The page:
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Predictive value of the sulfidoleukotriene release assay in oral allergy syndrome to celery, hazelnut, and carrot


Ballmer-Weber, B K; Weber, J M; Vieths, S; Wüthrich, B (2008). Predictive value of the sulfidoleukotriene release assay in oral allergy syndrome to celery, hazelnut, and carrot. Journal of Investigational Allergology and Clinical Immunology, 18(2):93-99.

Abstract

BACKGROUND: Patients sensitized to birch pollen frequently suffer from a food allergy to plant foods such as celery, carrots, or hazelnut. One of the main manifestations of birch pollen-related food allergy is the oral allergy syndrome. Skin tests and allergen-specific immunoglobulin (Ig) E determinations are poor predictors of such reactions when assessed by double-blind placebo-controlled food challenge (DBPCFC). OBJECTIVE: To investigate whether a cellular test based on leukotriene release from basophils, the cellular antigen stimulation test in combination with enzyme-linked immunosorbent assay (CAST-ELISA), is predictive of pollen-related food allergy. METHODS: Birch pollen-sensitized patients with positive DBPCFC to celery (n=21), hazelnut (n=15), and carrot (n=7) underwent skin tests along with determination of specific IgE and CAST-ELISA for the respective allergens. The results were compared with those of 24 birch pollen-sensitized patients with negative open food challenge to celery, hazelnut, and carrot. RESULTS: While skin prick tests had a sensitivity of 85%, 80%, and 29% for commercial extracts of celery, hazelnut, and carrot, respectively, prick testing with self-prepared extracts yielded sensitivities of 100%, 80%, and 100%, respectively. For specific IgE determinations, sensitivities were 71%, 73%, and 57%, respectively, and the respective specificities were 67%, 73%, and 60%. For CAST-ELISA with various sources and doses of allergens, the sensitivity varied from 71% to 95% for celery, 73% to 80% for hazelnut, and 43% to 86% for carrot. The respective specificities were 67% to 92%, 75% to 88%, and 77% to 91%. Analysis of the predictive value of CAST-ELISA with receiver operating characteristic curves showed that the results of the tests were more predictive of pollen-related food allergy than quantitative allergen-specific IgE determinations. CONCLUSIONS: CAST-ELISA is more specific than routine diagnostic tests for the diagnosis of pollen-related food allergy to celery, hazelnut, and carrot.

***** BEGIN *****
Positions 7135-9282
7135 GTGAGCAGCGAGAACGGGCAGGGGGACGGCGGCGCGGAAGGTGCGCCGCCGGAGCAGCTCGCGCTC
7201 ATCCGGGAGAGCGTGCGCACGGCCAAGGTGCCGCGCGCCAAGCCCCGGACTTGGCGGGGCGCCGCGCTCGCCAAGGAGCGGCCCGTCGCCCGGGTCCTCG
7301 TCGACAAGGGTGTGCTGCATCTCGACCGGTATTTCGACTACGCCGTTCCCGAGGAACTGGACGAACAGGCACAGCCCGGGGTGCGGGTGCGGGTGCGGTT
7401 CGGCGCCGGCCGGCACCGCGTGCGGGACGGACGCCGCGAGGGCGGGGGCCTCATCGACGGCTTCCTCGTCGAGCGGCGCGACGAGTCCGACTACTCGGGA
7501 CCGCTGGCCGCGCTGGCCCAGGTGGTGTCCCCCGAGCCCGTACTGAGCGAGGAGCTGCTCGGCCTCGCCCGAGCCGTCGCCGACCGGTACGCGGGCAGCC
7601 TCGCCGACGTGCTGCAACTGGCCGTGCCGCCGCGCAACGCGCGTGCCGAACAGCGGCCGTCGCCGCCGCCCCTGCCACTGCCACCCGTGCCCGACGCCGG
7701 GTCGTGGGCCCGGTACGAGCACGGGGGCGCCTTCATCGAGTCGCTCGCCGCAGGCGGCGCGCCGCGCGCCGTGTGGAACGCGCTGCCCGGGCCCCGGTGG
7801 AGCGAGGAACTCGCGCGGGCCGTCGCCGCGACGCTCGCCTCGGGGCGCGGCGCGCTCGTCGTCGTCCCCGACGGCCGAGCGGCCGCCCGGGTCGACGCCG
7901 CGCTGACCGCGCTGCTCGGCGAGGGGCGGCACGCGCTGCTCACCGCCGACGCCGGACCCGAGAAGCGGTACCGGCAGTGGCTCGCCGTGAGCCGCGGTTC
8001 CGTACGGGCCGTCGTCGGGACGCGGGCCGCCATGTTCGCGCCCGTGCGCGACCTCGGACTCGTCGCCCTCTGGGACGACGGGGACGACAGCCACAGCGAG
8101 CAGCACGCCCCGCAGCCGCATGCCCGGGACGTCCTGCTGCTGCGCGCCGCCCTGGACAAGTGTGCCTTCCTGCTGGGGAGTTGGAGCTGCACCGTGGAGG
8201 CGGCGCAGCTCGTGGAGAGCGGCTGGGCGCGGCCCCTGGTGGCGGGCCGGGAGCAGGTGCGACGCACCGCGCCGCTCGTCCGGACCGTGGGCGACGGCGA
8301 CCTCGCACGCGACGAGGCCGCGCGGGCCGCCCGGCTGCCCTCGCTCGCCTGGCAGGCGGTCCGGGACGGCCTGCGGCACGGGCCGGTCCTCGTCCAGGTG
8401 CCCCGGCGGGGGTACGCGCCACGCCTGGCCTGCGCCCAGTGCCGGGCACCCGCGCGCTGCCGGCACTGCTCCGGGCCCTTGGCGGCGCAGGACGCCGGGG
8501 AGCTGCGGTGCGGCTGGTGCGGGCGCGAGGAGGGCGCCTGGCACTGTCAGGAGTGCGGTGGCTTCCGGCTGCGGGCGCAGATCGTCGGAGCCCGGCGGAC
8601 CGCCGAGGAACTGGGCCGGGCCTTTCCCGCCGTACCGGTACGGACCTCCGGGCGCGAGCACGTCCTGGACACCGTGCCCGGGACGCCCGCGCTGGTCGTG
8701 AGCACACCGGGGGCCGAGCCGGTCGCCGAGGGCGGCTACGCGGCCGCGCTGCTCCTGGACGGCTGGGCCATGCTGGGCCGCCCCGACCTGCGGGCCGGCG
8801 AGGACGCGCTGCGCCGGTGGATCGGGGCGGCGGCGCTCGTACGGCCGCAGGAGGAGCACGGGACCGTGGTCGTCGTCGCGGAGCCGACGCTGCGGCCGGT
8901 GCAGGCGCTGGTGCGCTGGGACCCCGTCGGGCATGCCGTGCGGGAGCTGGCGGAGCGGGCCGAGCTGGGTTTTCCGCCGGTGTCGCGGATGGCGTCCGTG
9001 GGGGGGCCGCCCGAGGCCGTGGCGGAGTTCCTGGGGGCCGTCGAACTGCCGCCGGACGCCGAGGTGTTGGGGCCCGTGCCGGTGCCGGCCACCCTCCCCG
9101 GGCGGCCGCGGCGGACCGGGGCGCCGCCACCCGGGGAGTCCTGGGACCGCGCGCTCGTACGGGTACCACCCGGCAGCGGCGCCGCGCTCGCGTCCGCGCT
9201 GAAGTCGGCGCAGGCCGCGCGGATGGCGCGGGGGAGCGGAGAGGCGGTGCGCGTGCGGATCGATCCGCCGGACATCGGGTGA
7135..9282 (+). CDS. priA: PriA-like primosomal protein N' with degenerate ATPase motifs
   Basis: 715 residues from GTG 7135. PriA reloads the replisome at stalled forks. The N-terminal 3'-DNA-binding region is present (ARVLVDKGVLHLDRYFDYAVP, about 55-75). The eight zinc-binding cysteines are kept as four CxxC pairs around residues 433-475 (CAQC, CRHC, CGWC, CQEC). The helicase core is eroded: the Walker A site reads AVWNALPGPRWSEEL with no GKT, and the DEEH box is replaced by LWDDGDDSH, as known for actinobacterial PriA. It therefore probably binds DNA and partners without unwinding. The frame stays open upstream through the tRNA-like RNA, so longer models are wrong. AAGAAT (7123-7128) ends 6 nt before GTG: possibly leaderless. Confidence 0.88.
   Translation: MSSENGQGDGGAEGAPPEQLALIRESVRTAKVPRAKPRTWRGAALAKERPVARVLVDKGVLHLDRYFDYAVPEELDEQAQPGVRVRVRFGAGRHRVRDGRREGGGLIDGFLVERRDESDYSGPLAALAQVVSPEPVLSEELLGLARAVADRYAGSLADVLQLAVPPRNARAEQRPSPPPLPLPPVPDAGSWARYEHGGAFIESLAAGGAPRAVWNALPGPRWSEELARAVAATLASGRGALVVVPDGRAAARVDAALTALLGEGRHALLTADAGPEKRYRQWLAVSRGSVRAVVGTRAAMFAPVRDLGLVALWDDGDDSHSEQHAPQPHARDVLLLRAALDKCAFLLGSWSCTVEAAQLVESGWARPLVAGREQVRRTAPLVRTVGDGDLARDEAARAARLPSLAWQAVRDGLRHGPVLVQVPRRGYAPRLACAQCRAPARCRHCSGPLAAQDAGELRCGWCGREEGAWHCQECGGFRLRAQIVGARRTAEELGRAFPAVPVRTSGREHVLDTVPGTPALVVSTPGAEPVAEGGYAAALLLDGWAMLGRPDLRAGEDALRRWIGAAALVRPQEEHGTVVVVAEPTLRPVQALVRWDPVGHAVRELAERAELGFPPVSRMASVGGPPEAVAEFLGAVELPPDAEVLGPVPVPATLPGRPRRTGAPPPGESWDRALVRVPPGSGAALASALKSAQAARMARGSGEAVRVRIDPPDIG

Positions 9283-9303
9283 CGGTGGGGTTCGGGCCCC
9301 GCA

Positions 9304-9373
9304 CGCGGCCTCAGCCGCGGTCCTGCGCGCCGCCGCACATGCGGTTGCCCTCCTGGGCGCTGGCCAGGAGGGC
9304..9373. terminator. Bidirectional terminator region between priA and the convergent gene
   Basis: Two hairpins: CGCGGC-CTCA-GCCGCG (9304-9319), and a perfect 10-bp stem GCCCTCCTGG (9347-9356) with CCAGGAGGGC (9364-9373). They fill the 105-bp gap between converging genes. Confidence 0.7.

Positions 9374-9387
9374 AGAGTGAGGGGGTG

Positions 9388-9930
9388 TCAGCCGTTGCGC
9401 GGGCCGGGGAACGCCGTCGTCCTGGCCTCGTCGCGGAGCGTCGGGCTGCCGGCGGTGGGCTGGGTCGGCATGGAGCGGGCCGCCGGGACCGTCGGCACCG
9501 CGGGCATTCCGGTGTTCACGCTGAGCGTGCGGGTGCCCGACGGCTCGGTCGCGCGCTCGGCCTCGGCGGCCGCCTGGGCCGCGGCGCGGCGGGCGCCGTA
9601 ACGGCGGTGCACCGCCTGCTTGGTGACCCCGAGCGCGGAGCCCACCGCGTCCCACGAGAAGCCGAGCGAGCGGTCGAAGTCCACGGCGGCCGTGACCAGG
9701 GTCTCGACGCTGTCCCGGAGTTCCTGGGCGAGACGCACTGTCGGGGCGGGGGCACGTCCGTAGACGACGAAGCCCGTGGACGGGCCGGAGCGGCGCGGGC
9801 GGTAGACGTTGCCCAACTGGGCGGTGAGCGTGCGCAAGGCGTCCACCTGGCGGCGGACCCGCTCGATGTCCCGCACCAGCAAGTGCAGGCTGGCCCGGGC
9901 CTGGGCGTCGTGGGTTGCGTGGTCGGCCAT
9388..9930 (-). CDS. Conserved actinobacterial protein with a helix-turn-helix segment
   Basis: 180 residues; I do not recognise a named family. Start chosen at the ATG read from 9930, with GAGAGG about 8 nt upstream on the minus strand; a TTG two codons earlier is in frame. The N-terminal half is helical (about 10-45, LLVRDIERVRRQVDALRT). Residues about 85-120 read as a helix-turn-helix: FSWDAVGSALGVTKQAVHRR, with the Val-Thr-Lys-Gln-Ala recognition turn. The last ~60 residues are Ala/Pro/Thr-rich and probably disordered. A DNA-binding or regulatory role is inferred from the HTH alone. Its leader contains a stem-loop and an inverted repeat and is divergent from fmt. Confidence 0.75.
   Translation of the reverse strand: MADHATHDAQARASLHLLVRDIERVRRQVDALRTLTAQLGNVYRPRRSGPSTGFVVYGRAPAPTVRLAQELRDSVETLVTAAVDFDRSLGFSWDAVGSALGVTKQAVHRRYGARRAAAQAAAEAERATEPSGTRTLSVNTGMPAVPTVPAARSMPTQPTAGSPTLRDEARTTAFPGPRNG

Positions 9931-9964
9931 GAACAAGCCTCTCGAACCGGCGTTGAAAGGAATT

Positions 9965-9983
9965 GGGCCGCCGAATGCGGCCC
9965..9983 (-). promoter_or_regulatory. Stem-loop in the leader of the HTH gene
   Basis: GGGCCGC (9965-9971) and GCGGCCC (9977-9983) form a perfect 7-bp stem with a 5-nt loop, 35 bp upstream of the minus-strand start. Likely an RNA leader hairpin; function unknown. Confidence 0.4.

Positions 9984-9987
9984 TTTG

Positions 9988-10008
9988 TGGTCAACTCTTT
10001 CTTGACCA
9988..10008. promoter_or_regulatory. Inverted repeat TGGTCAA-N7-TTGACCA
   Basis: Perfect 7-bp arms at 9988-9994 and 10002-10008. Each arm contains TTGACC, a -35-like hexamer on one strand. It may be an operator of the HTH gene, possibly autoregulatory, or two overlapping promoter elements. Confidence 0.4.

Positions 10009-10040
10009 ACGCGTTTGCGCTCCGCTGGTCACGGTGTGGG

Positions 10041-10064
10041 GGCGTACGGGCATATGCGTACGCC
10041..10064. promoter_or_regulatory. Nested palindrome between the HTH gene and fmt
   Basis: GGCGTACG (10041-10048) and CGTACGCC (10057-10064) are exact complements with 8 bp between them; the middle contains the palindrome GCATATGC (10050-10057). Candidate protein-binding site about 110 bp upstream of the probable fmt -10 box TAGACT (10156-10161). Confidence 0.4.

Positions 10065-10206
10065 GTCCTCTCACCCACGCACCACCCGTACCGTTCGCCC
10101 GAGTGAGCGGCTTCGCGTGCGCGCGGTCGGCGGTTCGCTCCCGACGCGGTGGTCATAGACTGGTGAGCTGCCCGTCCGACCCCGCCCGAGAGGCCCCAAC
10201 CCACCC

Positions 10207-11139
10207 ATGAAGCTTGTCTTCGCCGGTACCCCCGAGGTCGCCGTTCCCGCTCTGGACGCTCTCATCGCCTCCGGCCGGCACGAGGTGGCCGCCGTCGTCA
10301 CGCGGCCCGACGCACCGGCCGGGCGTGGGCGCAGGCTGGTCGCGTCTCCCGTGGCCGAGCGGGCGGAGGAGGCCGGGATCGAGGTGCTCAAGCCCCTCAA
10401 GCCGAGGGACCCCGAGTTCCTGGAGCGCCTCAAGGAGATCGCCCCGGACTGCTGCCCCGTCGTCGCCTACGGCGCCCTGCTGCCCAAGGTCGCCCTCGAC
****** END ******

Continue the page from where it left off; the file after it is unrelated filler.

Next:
BACKGROUND: Patients sensitized to birch pollen frequently suffer from a food allergy to plant foods such as celery, carrots, or hazelnut. One of the main manifestations of birch pollen-related food allergy is the oral allergy syndrome. Skin tests and allergen-specific immunoglobulin (Ig) E determinations are poor predictors of such reactions when assessed by double-blind placebo-controlled food challenge (DBPCFC). OBJECTIVE: To investigate whether a cellular test based on leukotriene release from basophils, the cellular antigen stimulation test in combination with enzyme-linked immunosorbent assay (CAST-ELISA), is predictive of pollen-related food allergy. METHODS: Birch pollen-sensitized patients with positive DBPCFC to celery (n=21), hazelnut (n=15), and carrot (n=7) underwent skin tests along with determination of specific IgE and CAST-ELISA for the respective allergens. The results were compared with those of 24 birch pollen-sensitized patients with negative open food challenge to celery, hazelnut, and carrot. RESULTS: While skin prick tests had a sensitivity of 85%, 80%, and 29% for commercial extracts of celery, hazelnut, and carrot, respectively, prick testing with self-prepared extracts yielded sensitivities of 100%, 80%, and 100%, respectively. For specific IgE determinations, sensitivities were 71%, 73%, and 57%, respectively, and the respective specificities were 67%, 73%, and 60%. For CAST-ELISA with various sources and doses of allergens, the sensitivity varied from 71% to 95% for celery, 73% to 80% for hazelnut, and 43% to 86% for carrot. The respective specificities were 67% to 92%, 75% to 88%, and 77% to 91%. Analysis of the predictive value of CAST-ELISA with receiver operating characteristic curves showed that the results of the tests were more predictive of pollen-related food allergy than quantitative allergen-specific IgE determinations. CONCLUSIONS: CAST-ELISA is more specific than routine diagnostic tests for the diagnosis of pollen-related food allergy to celery, hazelnut, and carrot.

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Additional indexing

Item Type:Journal Article, refereed, original work
Communities & Collections:04 Faculty of Medicine > University Hospital Zurich > Dermatology Clinic
Dewey Decimal Classification:610 Medicine & health
Language:English
Date:2008
Deposited On:18 Feb 2009 07:28
Last Modified:05 Apr 2016 13:02
Publisher:Esmon Publicidad
ISSN:1018-9068
Official URL:http://www.jiaci.org/issues/vol18issue2/vol18issue02-3.htm
PubMed ID:18447137
Permanent URL: http://doi.org/10.5167/uzh-14039

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